Spiral concrete stairs or helical stairs.

I have had two questions recently about spiral concrete stairs, here is the last one from Chris A. who lives in Haz-Zebbug, Malta. In it I quote from a previous question and answer.

Dear Sir,
thanks alot of this interesting website.
I am currently studying to achieve a Builder's Licence.
Currently I am searching for ideas ,photos,explanation re formwork for a concrete Helical staircase. Any idea,have checked several books,the internet with very little success.
Best Regards
Hi Chris,
There is not much on the web that's for sure.   I had a bit of correspondence a few weeks ago, with an English contractor doing a job in France, here it is below.
" We are carrying out a shuttering job in France at the moment and we are doing a radius stairs and we would like some ideas about the under carriage  The width of the stairs is 2 metres and it goes up 4 flights of floor each floor rises 3 metres the stairs has to be made in concrete"

Here's my reply to Steven's original spiral concrete stairs question.

"Hi Steven, Shuttering job in Nice, good for you. Soffit on a spiral stair, now that's a tough one.  For the most part people use either full steel construction or precast units for spirals.

I am guessing a bit here, but let's say you have a 4m diameter outer wall and you were doing one full 360deg turn with each flight.
4 x pi(3.14) will give you your outer perimeter of 12.57M
So at the outside you have a go of 12.57M and a rise of 3M.
So if you draw that to scale you will get your angle of rise at the wall.
( put this another way, if you imagine a piece of cardboard cut to a triangle with a 12.57m base and a 3m height, then you would be able to roll it inside the outer wall to mark a soffit line on that wall).

At the center you will have some sort of column I guess, either permanent or temporary. Let's say that is 300mm dia. That's a perimeter of only 940mm with a rise of still 3M.

So you have a go of 940 on the inside and 12570 on the outside.   This means that any given section of the soffit has a curving twist in it which is just too much for all but the thinnest ply.

I have only ever done one spiral concrete stair, and It was less than perfect.   From memory we had a center column that was 300 dia.  We put horizontal spokes off it to the circular outer wall (blockwork) and then we laid thin strips, say 25 x 25 at the outer and 12 x 25 at the inner edge where the twist gets severe.  The same method that the boatbuilder's call strip planking.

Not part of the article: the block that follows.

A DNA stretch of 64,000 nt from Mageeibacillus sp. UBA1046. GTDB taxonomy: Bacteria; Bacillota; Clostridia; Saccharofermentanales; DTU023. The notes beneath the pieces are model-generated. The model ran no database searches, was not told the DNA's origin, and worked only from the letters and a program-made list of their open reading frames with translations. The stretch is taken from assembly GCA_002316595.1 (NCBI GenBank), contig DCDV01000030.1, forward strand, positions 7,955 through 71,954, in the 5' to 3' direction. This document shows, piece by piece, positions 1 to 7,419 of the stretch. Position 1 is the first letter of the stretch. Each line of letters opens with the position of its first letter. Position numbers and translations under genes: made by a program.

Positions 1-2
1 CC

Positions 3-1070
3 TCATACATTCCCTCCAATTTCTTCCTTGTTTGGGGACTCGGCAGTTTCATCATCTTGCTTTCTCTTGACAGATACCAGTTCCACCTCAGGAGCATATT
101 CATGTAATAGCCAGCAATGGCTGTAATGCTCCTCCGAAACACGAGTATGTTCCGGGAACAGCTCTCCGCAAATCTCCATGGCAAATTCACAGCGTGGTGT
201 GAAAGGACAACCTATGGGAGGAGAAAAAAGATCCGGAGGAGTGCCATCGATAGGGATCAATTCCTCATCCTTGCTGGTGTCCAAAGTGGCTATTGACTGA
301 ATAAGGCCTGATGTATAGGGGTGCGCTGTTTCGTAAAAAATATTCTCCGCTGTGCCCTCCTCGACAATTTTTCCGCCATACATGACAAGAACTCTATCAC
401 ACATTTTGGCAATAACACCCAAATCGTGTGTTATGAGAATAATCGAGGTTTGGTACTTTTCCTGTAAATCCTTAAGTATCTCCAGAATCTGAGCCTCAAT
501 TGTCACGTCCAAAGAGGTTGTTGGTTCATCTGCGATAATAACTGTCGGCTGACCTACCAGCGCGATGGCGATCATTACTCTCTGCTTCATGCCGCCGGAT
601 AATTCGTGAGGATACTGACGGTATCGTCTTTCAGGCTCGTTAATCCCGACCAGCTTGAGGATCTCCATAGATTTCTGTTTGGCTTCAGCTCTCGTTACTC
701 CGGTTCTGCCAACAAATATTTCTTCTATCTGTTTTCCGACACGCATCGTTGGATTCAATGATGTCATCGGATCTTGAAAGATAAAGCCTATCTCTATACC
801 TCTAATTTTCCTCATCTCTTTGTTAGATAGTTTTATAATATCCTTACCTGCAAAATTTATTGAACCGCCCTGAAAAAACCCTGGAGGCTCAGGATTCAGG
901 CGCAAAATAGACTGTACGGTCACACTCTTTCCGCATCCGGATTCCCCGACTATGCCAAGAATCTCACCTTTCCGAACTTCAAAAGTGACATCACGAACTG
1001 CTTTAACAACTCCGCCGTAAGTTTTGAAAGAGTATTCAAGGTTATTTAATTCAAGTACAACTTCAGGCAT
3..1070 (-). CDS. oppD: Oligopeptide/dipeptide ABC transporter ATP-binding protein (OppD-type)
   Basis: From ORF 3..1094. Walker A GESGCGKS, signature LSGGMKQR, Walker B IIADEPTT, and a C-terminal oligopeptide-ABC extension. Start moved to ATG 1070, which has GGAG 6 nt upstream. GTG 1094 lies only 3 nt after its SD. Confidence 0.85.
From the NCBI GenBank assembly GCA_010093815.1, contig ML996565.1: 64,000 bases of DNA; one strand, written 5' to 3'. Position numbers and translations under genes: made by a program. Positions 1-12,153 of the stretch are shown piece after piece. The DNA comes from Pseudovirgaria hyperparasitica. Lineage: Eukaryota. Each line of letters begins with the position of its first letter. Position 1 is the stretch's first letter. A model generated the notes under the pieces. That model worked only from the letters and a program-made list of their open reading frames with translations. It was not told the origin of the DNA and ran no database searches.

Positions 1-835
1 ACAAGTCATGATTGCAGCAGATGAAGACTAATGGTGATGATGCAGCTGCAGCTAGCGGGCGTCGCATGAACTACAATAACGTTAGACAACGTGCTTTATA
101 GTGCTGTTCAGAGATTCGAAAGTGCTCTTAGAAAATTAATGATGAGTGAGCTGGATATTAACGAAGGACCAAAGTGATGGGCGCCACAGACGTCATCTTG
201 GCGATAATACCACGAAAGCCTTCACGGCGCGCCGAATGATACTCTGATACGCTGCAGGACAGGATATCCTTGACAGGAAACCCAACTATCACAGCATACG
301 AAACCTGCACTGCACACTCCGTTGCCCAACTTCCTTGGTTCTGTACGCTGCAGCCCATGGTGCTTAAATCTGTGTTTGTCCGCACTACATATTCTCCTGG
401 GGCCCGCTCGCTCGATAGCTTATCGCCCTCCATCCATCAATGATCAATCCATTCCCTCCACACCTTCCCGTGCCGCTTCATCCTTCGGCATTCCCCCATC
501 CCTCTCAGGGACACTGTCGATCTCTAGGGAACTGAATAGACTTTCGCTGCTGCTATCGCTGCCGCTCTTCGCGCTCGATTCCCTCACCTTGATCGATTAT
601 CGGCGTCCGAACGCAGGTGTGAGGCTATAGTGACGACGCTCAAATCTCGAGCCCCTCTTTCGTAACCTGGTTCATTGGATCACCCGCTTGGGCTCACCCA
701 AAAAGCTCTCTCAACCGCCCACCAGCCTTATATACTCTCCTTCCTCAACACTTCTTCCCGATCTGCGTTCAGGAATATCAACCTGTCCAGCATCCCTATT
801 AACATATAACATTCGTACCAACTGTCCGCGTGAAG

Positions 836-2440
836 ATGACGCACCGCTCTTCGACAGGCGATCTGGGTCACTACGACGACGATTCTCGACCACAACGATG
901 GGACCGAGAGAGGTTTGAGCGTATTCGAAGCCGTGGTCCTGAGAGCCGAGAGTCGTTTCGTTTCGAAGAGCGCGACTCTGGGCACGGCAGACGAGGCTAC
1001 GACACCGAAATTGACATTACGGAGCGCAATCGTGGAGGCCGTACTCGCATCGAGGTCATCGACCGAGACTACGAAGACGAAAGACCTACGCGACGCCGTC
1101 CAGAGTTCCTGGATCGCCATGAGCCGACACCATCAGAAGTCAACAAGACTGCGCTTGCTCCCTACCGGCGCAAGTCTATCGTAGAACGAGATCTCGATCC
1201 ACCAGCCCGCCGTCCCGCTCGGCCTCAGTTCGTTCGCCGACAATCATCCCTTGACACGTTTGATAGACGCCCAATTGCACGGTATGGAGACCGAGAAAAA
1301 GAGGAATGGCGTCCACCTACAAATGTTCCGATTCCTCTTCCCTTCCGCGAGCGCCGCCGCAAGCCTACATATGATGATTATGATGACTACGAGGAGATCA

It worked OK for a one off and we had heaps of cheap timber for making the strips, but it was not reusable.  We had to plaster the soffit after.

For reusable formwork for spiral concrete stairs I would be thinking of making up bolt together steel panels with say 1mm sheet steel faces.  It depends on what sort of finish you have to provide too.
Another possibility is a set of fibreglass moulds".

Back to Chris

The risers would be formed in the normal way, but if the stair was wide, it would be impossible to support the middle of them the normal way, (with a strongback square off the riser) so I'd be thinking of stiffening them with steel and a strong anchor at each end.
When it gets to jobs like these I think structural engineers do the design of the formwork at the same time as the rest of the design.

Single one off flights would be very expensive to form.
One of these days I will get down to doing something on the site, or even an E-Book, as it is very hard to explain the concepts without drawings and photos.
Best of luck with your studies

A few extra notes on spiral concrete stairs.

The soffit of one of these stairs has an incredible amount of twist in it, and the people that work all the time with curved shapes are boat builders.  It seems to me that we could steal a few of their ideas.

  • I have already mentioned the strip planking soffit that I built.  With a little more thought I could have made that set of formwork reusable.
  • We could have set up on site say enough soffit for four steps, plus overlaps.
  • Fiberglass the surface with mesh or chopped strand mat.  strip it and fiberglass the underside.
  • Then we could have used that one panel to pour four steps a time, or just made a few more panels the same way, so that we could pour a full flight.
  • Boat builders have a technique called tortured ply.  They laminate two or three layers of ply that is very thin to create a far stiffer structure than the equivalent thickness of flat play.
  • Again, the technique of foam sandwich construction could be used to make strong stiff forms for spiral concrete stairs.

More on concrete stairs at the end of this section where we tag onto the stair section.

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